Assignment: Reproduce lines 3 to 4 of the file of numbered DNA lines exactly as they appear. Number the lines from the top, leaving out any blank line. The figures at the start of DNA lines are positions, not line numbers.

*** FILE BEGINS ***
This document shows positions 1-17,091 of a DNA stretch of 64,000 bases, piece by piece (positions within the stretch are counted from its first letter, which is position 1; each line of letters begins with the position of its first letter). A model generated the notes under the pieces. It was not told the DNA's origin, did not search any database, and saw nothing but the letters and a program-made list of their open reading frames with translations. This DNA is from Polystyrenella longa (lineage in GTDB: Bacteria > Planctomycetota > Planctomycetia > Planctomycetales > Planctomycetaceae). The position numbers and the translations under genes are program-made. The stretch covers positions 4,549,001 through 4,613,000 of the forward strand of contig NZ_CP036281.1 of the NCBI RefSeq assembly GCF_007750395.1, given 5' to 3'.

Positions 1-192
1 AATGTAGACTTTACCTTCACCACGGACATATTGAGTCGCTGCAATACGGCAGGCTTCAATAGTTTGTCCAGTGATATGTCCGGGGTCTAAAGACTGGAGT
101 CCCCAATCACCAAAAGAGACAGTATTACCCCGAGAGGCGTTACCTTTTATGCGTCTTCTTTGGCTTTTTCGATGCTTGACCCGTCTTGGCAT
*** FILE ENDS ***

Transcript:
1 AATGTAGACTTTACCTTCACCACGGACATATTGAGTCGCTGCAATACGGCAGGCTTCAATAGTTTGTCCAGTGATATGTCCGGGGTCTAAAGACTGGAGT
101 CCCCAATCACCAAAAGAGACAGTATTACCCCGAGAGGCGTTACCTTTTATGCGTCTTCTTTGGCTTTTTCGATGCTTGACCCGTCTTGGCAT